No change with rules for places of worship:
The shadow health minister slams Matt Hancock over testing comments:
Professor Sir Jeremy Farrar said he supports the new coronavirus restrictions and hopes they will be enough.
But the Wellcome Trust director and Sage member said the next few weeks will be “absolutely pivotal” to the sort of autumn and winter the country will have.
He told BBC Radio 4’s Today programme: “The next four to six weeks as we reopen schools and we start to try to get the economy going again – which is just so critical – are going to be absolutely pivotal to the sort of autumn and winter we have.
“So I am very supportive of the restrictions coming in and sincerely hope they are going to be enough.”
Professor Sir Jeremy Farrar said the public must have absolute trust that any vaccine is safe and effective.
The Wellcome Trust director and Sage member said an independent investigation would look at whether the illness in the trial volunteer is related to the vaccine or placebo and, if not, then the trial can restart safely.
But he added that it is inevitable that some of the 30,000 to 40,000 people given the vaccine will have illnesses unrelated to it.
He told BBC Radio 4’s Today programme: “In the end we must absolutely know these vaccines are safe and we must know that we can trust the regulator and independent investigation.”
He said it is crucial that data is shared internationally between vaccine trials and added: “In the end the public must have absolute trust that these vaccines are safe and of course effective, and in the end will hopefully bring the pandemic to a close.”
Wellcome Trust director and Sage member Professor Sir Jeremy Farrar said the Oxford vaccine trial being put on hold underlines the importance of it being carried out properly.
He told BBC Radio 4’s Today programme that such an occurrence is quite common but each one must be taken seriously.
“There are often pauses in vaccine trials,” he said.
“For me it underlines just how important it is that these vaccine trials are done properly, that they have independent oversight, that the regulator is involved and we can trust and support that regulator and that we take these sorts of pauses seriously.
“Yes, they do happen quite commonly in vaccine trials when you’re offering a vaccine to tens of thousands of individuals, but each one must be taken seriously.”
Matt Hancock said breaking international law by overriding the Withdrawal Agreement is necessary to preserve peace in Northern Ireland if a trade deal with the EU is not brokered.
The Health Secretary told BBC Radio 4’s Today programme: “The decision we’ve made is to put the peace process first, first and foremost as our absolute top international obligation.
“We are also absolutely clear about if we don’t manage to achieve that (a deal), and I really hope that the Europeans will make the progress necessary in order to deliver it – it’s straightforward and available in my view – if not we absolutely have to choose and to govern is to choose and I choose peace in Northern Ireland.”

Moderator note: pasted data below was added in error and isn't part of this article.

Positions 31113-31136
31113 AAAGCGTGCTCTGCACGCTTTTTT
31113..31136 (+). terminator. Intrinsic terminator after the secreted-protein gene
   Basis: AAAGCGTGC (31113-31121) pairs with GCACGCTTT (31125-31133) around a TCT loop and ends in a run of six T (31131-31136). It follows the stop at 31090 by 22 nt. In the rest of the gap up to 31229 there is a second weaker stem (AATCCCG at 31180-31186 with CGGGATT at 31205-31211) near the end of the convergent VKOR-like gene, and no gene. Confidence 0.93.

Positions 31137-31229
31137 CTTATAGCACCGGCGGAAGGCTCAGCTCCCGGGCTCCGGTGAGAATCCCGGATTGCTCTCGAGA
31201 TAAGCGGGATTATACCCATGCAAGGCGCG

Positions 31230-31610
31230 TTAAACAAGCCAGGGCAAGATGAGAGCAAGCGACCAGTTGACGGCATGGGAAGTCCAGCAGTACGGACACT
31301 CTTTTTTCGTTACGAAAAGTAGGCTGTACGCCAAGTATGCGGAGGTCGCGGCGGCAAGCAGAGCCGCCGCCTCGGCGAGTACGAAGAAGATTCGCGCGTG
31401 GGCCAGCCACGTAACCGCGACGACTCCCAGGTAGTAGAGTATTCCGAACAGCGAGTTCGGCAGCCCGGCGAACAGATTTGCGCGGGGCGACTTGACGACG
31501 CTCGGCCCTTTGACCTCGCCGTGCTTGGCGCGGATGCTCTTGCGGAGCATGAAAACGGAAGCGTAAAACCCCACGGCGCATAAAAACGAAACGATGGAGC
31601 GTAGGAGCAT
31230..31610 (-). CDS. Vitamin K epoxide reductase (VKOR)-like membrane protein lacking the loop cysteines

Matt Hancock said he is sure the UK arts sector “will bloom again” once we have a vaccine.
The Health Secretary made the comments in response to a threat from Andrew Lloyd Webber to move his shows abroad if British theatre does not get more government support.
Speaking to LBC, Mr Hancock said: “The UK has always, for centuries, been at the heart of theatre and the arts and I am sure that it will bloom again.
“One of the reasons that we are pushing so hard on the testing is in order to test people so that we can get our theatres full again and get our sports (stadiums) full of crowds.
“That is part of the solution that everybody wants to see, and for that I am relying on the technology working, the tests working and again like the vaccine that is currently being validated by the scientists.”
Mr Hancock said the Government is working with theatres to try to get them fully open as quickly as possible.
Matt Hancock said the ban on gatherings of more than six people will be in place for the “foreseeable future”.
The Health Secretary told BBC Radio 4’s Today programme: “It’s absolutely therefore the foreseeable future. I really hope we can turn this round before Christmas.
“I think that, in a pandemic, Christmas is a long way off.
“Three months is a long time in a pandemic and I very much hope this strong rule, together with the local action we’ve taken in places like Bolton… I very hope much therefore this can work to do that by Christmas.”
Health Secretary Matt Hancock said it will be compulsory for pubs and restaurants to take customers’ details for the Test and Trace programme.
He told BBC Radio 4’s Today programme: “We’re also going to enforce more strictly the rules around hospitality, including for instance you need to give your contact details when you go to hospitality, which has so far been voluntary.
“Large swathes of the hospitality industry have followed it.
“Some have chosen not to, so we’re going to make that compulsory as well.”
Matt Hancock has said he is not too concerned over pharmaceuticals giant AstraZeneca’s decision to halt vaccine trials after a volunteer suffered an adverse reaction.
The Health Secretary told LBC: “This is a normal part of a vaccine development that, when you find a problem, the system is paused while you investigate that particular problem.
“What it underlines is that we won’t bring forward a vaccine unless it is safe, no matter how enthusiastic I am for a vaccine.”
He added: “The good news is that we have on order many different vaccines – 340 million doses in total, which is far more than we need for the UK population, so that if one doesn’t come off then we have other irons in the fire.